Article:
Just Announced: Philippians Sermon Series

Summary: A freindly encouragement and reminder to spend time with the people that God loves most - those forgotten by society. In this case, it follows the death of a member with Alzheimer’s/

Title: Entertaining Angels

Text: Hebrews 11:1-3

FCF: Because Christ is all around us, our love needs to extend not just to the people we know, but to everyone!

SO: I want the congregation to move from an exclusive love to an inclusive love.


When I’d go over to see Marvin Creel, I usually thought about this story.

The story goes that a young boy was walking in the park one day, when he saw an elderly gentlemen sitting on a bench. Overcome by a desire just to sit with him, the boy sat down and proceeded to just to talk and eventually share his lunch of Twinkies and Hohos. They spent a few hours together, and then as it was getting dark, the little boy went home to his mother, and the older man to his wife.

When the boy got home, he shouted to mother – “Mom, Mom, you’ll never guess who I saw in the park today! I ate lunch with God! He had white hair and loving eyes, and he talked with me like I was his only son.”

The older man went home to his wife excited too. “Martha, you’ll never guess who I saw in the park today! I ate lunch with God. Although, I guess I’m a little surprised that God would share his Twinkies with me.”

You guys know that I don’t tend to tell stories of the sort you’d find in Chicken Soup for the Soul, but as I said, it always reminded me of Marvin. Each of us, when we spent time with him were rewarded – because we were loving not just an older man whom we enjoyed, but we were entertaining Christ.

I’m not saying that because Marvin was any more holy than anybody else – I’m saying it because when we visited him, we weren’t doing it with any expectation of reward; we were doing it because we knew that was what our God desired us to do.

So then, why do I say when we loved Marvin, we were actually loving Christ? There’s actually a sound biblical basis for it. We already read the passage most of us think of – you remember, “As surely as you’ve done it to the least of these my brethren, you’ve done it to me.”

But, I want to direct your attention to another passage on a similar theme. Would you turn with me to Hebrews 13:1-3 and we’ll read.

"Keep on loving each other as brothers. Do not forget to entertain strangers, for by so doing some people have entertained angels without knowing it. Remember those in prison as if you were their fellow prisoners, and those who are mistreated as if you yourselves were suffering." (Hebrews 13:1-3, NIV)

Keep on loving. That is the sum and essence of the whole Christian message. Keep on loving.

I used to fancy myself a prophet and I saw it as my mission in life to tear down the arguments of those I thought were wrong. But then I learned the whole point of this thing I called Christianity – keep on loving.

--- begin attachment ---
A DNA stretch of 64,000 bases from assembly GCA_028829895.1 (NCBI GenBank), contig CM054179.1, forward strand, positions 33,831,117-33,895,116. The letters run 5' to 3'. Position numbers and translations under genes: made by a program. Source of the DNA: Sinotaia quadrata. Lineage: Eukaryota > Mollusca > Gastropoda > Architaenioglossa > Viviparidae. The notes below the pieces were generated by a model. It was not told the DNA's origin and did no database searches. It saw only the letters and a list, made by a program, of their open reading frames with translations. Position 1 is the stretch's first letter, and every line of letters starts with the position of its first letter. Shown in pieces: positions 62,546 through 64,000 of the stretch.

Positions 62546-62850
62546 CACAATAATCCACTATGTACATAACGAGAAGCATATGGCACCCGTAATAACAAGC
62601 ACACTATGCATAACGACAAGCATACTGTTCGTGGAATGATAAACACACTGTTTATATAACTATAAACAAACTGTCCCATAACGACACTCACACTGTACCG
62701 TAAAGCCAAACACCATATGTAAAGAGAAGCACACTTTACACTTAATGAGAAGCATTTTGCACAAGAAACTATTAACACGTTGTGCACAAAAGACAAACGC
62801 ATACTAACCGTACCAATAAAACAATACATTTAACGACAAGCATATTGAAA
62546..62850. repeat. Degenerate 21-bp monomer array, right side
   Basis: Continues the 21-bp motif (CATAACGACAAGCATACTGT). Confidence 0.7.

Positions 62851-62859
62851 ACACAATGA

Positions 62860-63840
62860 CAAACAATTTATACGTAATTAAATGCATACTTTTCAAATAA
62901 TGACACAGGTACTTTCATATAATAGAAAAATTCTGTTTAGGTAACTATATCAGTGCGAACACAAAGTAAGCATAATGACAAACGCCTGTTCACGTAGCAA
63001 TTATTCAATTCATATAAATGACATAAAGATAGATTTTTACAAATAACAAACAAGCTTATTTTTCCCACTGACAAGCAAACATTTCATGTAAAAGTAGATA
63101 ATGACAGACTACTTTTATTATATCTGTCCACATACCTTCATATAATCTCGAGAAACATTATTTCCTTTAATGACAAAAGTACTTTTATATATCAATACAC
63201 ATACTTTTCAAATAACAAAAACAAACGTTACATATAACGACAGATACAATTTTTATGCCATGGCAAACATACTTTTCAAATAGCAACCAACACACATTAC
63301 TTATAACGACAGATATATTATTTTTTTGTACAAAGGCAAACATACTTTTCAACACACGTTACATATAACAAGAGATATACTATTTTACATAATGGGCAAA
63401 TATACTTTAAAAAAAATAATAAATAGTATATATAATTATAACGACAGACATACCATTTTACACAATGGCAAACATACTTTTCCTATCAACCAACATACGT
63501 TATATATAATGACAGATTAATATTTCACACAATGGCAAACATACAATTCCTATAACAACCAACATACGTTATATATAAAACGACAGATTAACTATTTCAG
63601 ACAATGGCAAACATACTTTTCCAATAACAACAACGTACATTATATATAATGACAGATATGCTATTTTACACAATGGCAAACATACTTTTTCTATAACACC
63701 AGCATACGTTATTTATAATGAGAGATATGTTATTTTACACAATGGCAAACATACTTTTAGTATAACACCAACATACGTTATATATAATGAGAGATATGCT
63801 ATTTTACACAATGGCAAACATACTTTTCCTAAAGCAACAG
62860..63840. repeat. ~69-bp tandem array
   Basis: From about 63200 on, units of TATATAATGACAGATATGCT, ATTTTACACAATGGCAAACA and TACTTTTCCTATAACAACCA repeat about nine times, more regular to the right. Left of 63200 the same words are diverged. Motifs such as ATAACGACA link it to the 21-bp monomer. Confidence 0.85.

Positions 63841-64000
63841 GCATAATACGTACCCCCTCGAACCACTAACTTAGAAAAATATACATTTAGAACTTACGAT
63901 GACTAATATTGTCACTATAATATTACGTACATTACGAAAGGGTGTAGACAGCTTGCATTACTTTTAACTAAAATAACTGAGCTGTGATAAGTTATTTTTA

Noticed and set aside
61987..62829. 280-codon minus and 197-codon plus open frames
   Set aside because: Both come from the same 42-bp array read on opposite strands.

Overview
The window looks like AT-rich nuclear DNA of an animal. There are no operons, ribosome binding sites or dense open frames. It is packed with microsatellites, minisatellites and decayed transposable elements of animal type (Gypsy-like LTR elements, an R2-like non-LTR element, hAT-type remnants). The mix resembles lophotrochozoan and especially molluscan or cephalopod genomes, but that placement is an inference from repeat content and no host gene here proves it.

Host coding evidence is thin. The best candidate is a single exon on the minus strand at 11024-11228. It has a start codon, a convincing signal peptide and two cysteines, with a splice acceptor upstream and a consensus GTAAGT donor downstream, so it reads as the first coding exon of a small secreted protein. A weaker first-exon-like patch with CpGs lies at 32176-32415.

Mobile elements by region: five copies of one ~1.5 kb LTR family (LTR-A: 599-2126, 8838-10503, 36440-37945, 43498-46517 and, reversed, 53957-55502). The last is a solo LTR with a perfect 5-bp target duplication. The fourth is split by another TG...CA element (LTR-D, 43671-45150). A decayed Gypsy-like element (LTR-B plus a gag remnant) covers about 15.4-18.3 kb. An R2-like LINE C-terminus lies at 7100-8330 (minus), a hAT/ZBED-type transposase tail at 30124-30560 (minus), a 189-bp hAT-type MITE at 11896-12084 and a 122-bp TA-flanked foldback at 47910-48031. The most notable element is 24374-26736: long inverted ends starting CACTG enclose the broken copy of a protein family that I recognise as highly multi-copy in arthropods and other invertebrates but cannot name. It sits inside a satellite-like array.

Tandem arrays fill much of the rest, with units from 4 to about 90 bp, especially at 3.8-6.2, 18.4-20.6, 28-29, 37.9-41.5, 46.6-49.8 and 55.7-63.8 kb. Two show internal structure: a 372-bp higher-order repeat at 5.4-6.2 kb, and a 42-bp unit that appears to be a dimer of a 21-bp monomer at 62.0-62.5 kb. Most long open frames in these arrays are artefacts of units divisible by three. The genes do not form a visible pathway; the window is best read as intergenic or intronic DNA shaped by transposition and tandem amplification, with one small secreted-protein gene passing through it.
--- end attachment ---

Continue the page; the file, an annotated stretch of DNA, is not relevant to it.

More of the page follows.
Keep on Loving the Brothers

And who do we keep on loving? The brothers. When you love your brothers and sisters, it is always a joy. You know that your love for the other members of this church is what keeps you going. You keep on loving, and in return you keep feeling love.

You know – that loving, that constant compassion always returns good. I know it’s really popular on caskets to have those praying hands, but do you know who drew them? It was a famous German artist, Albrecht Duerer, who lived around the year 1500.

The story goes that he went to visit an elderly painter friend. When he got there, he found his friend rubbing his arthritic hands, unable to paint. He was so moved that he painted those hands, clasped together in prayer. That painting is nearly 500 years old now, a testament to the love and compassion he had for his friend.

Do not forget to entertain strangers

It is so easy to love our brothers, because we know in the end, we too will be loved. But, if we stop there, have we really continued fully in love?

Nope. That’s why it continues, “but do not forget to entertain strangers.” Strangers – both in our midst and outside of our normal day to day activities. Even in little towns like Middleburg, Halfway, the Plains, Marshall – we have our fill of strangers. Indeed, it’s usually the ones we know best that are the strangest of all.

But seriously, in our tight-knit communities, too often it is too easy to spend our energies only on ourselves. And when we do that, we miss out on seeing Christ! We know that our God is so big and multiple and varied. Why not see him in someone else for a change?

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